I have to begin by defending Tex-Mex a little bit. A snappy headline such as, “Tex-Mex Is Dead. Long Live Mex-Mex,” is effective and eye-catching. It does exactly what a feature story should do: grip the reader. It’s what we titled our cover story in the print version of the March issue of D Magazine.
I worry the headline could be misconstrued as throwing shade, as the youth might say (okay, probably, I know little of what the youth are saying), to the beloved Tex-Mex cuisine. Historically, geographically, culturally—Tex-Mex is Mexican cuisine. And, no, it is not dead. Give us a little creative license here and turn the page.
What we set out to do with our Guide to Mexican Food in Dallas, which is online today, is honor the chefs who are going back their roots. They’ve spent time researching all the iterations of masa. In an industry that can grind you down, these chefs have listened to their own hearts: they honor tradition and do it in a way only they can.
That’s tough. And so, so special. We wanted to highlight their efforts.
Olivia Lopez of Molino Oloyo is making culinary art with handmade masa from indigenous corn. She joins others like Regino Rojas, whose restaurants Purepecha, La Resistencia, and Revolver Taco Lounge are founded upon hand-crafted corn tortillas. Chef de cuisine Tony Ibarra, formerly of Petra and the Beast, is perfecting his masa magic at La Mina in The Village. Anastacia Quiñones-Pittman, too, has long pushed the traditional boundaries of tortillas and Mexican cuisine in Dallas at José.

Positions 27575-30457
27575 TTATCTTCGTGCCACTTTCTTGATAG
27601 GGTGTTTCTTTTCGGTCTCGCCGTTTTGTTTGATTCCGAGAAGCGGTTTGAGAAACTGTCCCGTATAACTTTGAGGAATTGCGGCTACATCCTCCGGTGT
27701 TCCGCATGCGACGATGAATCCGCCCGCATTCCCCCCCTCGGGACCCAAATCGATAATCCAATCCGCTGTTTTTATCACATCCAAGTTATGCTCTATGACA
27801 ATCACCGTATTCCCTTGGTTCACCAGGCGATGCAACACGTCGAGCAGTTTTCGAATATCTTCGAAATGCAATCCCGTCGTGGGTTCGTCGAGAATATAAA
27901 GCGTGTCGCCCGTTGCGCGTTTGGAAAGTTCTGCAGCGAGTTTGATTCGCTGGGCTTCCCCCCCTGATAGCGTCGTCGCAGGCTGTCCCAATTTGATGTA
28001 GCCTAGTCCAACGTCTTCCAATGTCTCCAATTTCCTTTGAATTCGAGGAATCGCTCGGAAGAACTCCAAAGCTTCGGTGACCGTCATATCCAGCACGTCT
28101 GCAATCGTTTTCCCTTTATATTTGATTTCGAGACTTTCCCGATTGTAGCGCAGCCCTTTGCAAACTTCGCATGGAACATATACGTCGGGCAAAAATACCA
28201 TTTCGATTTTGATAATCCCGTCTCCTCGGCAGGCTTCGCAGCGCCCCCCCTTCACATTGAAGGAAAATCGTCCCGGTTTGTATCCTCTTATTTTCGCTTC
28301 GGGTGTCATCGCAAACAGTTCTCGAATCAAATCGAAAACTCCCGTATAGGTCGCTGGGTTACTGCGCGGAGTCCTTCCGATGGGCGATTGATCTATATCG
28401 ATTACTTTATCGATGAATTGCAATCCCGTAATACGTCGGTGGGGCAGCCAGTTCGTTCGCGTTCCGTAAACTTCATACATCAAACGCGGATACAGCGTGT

Dallas, landlocked as it is, has seafood spots aplenty. But there’s something to be said about the specific seafood styles from Mexican states such as Baja, Sinaloa, and Jalisco. Jesus Carmona (Tacos Mariachi, Milagro) has long been a champion of the former. He recently told me, “Coming from Mexico City, the only thing you eat is carne asada or tacos al pastor.” But he was “blown away” by what he found in Baja, like mahi mahi birria tacos. It’s how he decided to stand out in a crowd of Dallas taquerias doing barbacoa.
Meanwhile at Taquero, Fino Rodriguez was following the teachings of his grandmother, who taught him how to make ceviche in the style of San Luis Potosí.
And don’t get me started on Diana Zamora, whose passion for pastry is unmatched. Her Nena’s Postreria, named for her mother, is a virtual bakeshop that just started popping up inside El Come Taco—technically around the back, and there’s cafecito, too (swoon)!
These are the stories that matter and I hope you spend time with them as you delve into our March cover story, which you can read right here.